Not too long ago, a certain prairie dog editor went on a tear about Don Cherry and his ridiculous endorsements of right-wing politicians Julian Fantino and Rob Ford, both of whom were recently elected to public office; Fantino to Parliament for the Conservative Party of Canada, and Ford to the mayoralty of Toronto. Both are antidotes, in Cherry’s mind, to the “elites and artsy people” whom Cherry believes are running the nation’s business.

Well, Stephen is in good company. John Doyle, the Globe & Mail‘s TV critic, is also worked up about Don Cherry’s off-ice comments and stops just short of calling Cherry Canada’s own Glenn Beck.

Fantino and Ford represent slightly different shades of the loony right in Canada. Cherry is the looniest of them all. From the vantage point of wealth and fame accrued from a pulpit on a public broadcaster, Cherry is merrily pushing this country to the far right, loony division. Rob Ford believes there’s been a “war on cars” in Toronto and, apparently, as this war was way more successful than the “War on Drugs,” the “War on Poverty” and the “War on Terror,” he was required to step up and save the car, car owners and all things car.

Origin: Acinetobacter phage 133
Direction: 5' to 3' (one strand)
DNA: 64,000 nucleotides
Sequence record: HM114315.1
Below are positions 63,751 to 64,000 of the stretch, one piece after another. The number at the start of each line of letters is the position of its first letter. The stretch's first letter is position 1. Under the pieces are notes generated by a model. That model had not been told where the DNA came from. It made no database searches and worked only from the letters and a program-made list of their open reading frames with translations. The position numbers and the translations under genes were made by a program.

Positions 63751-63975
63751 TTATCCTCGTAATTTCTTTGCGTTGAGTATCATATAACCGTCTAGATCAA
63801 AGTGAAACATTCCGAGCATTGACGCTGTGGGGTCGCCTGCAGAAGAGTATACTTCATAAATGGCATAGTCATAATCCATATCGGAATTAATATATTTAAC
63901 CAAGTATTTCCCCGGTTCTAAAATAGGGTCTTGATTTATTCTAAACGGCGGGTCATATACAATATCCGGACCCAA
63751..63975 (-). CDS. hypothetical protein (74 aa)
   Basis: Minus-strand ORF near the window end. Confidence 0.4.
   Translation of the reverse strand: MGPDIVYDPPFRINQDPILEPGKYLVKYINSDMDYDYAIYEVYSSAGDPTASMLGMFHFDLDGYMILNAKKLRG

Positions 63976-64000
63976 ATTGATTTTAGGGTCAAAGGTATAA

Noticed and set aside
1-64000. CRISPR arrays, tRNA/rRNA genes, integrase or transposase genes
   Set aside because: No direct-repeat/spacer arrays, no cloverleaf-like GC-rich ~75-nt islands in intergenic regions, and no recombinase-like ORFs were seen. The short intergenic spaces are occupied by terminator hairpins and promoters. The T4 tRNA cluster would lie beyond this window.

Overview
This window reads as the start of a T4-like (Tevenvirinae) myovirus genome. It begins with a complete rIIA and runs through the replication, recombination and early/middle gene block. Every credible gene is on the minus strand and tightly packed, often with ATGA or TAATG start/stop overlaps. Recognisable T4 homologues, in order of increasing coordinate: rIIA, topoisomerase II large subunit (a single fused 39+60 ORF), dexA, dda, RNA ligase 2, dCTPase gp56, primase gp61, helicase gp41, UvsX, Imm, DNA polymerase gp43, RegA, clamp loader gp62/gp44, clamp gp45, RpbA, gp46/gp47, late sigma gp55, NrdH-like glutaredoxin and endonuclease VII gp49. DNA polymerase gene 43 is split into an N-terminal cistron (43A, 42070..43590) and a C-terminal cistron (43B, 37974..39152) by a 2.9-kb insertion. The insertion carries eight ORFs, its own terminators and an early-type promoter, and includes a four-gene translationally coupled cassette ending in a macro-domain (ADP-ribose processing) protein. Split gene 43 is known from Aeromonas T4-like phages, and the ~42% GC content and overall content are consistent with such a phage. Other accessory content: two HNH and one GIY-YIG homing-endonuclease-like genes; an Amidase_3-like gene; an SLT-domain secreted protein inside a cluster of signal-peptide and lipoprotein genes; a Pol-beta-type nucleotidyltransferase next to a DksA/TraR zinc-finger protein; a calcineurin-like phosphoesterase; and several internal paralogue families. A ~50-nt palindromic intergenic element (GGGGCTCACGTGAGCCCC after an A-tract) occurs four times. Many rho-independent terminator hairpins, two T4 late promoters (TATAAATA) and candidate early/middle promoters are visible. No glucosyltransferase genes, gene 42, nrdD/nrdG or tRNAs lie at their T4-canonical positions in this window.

Doyle, whose invective is among the finest and sharpest in Canadian media, also takes the CBC to task for its failure to stand up to the bully tactics Harper’s Cons have used against all of their enemies (real and imagined) in their largely successful effort to govern as if they had been elected to a majority government.

Of course, in its hands-off attitude, the CBC is tacitly supporting Cherry’s peddling of Conservative dogma. The CBC has been kettled, in the same way that cops “kettle” crowds during demonstrations or protests. The tactic is to surround, contain and intimidate the protesters, leaving them with only one exit option. Since the first election of this minority Conservative government, the CBC has been surrounded, intimidated and criticized by the right to the point where its only choice of response has become a sharp shift to the right.